Finally, even though our overall CCPRI data shows we are above state average, we must also remember that Georgia is #31 in the nation out of 50 states and 1 Federal District – or, we are in the lower 39-40% of the nation. The state has made major advancements, but Paulding County is still a long way from the top. I believe that Pam Nail, Chief Academic Officer for the Douglas county school system said it best, “While there are some bright spots in the 2017 scores, we have much work to do in all of our schools.”

(AOG) What is the current per-pupil spending rate in the district? What does that mean?

(JD) Although the exact spending rate number varies from study to study, the trends are fairly consistent. Currently we are spending approximately $8,800-$8,900 per student in Paulding County, which is slightly below the state average of approximately $10k per student, while the US average is approximately $12k per student. Paulding County ranks 152 out of 180 school districts in Georgia in spending per student and after reviewing the state level data, I could not detect a trend between dollars spent per student and performance within the state (except where compared to private schools).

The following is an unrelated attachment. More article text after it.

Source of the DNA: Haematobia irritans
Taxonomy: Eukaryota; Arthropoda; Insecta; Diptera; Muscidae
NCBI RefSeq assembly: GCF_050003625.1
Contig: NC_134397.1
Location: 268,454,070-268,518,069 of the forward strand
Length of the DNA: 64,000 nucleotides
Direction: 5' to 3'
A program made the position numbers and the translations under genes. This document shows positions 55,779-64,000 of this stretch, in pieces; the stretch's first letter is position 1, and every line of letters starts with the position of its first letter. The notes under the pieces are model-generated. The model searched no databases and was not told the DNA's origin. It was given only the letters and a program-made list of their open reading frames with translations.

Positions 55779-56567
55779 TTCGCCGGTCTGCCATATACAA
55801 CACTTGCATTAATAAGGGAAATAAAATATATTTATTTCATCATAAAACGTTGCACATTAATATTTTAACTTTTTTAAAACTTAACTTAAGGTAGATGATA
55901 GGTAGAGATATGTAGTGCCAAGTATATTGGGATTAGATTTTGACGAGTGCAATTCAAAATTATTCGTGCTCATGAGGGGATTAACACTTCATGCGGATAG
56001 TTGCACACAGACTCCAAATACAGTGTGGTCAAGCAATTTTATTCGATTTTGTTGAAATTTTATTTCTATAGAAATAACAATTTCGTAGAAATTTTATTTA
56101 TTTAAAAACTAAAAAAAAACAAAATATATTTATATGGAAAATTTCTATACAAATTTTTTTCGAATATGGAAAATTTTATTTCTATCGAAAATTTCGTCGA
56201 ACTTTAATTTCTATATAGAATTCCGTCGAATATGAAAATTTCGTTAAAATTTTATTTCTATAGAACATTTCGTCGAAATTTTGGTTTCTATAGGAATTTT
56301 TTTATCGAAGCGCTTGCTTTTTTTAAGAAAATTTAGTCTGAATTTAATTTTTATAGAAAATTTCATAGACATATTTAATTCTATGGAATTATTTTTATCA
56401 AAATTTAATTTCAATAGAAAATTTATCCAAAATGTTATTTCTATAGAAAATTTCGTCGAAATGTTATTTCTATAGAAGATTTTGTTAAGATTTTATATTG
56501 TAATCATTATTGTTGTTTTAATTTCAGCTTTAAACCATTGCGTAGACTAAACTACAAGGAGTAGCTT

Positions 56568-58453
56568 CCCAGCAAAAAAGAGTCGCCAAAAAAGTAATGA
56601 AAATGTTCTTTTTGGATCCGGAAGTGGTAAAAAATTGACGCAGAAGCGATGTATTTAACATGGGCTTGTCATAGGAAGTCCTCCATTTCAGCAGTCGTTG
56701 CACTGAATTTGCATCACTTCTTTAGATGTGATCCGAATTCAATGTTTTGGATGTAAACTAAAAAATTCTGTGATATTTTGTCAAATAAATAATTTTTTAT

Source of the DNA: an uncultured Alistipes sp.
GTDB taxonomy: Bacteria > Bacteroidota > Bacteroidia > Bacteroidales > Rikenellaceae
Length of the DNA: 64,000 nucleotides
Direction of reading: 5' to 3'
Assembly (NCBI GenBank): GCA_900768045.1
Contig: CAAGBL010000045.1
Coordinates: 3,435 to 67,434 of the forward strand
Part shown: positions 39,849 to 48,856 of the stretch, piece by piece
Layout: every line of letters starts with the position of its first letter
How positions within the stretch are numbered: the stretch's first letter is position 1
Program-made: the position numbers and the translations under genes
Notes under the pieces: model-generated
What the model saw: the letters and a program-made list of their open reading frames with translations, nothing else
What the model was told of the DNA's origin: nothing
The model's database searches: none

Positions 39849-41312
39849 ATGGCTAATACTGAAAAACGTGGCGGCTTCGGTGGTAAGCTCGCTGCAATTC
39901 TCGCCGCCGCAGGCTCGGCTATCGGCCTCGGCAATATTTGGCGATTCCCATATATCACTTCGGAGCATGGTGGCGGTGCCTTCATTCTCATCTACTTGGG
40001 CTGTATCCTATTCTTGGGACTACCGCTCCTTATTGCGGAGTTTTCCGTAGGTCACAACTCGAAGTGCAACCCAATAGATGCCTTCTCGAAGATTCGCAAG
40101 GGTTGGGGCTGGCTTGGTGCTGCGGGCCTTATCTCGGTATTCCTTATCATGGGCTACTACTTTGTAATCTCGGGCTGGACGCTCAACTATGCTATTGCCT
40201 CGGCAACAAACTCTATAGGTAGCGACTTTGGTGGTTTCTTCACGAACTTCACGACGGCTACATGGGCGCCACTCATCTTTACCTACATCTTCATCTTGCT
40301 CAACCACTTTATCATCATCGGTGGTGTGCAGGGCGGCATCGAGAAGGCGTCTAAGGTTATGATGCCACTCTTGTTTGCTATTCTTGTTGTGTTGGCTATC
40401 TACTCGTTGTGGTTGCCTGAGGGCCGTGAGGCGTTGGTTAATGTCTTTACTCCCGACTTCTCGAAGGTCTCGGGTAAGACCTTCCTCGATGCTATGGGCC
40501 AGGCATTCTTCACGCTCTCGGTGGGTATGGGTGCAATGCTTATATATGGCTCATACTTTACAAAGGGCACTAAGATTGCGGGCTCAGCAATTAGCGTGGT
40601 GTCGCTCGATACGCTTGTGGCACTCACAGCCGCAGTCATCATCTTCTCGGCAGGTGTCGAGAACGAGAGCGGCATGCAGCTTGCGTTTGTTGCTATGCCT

According to figures from the U.S. Census Bureau, the United States spends $11,392 per student every year. This figure, referred to as per pupil current spending (PPCS), varies dramatically by state. Some states spend over $20k per student while others spend less than $7k. (CNBC – Abigail Hess@AbigailJHess, 17 April 2018).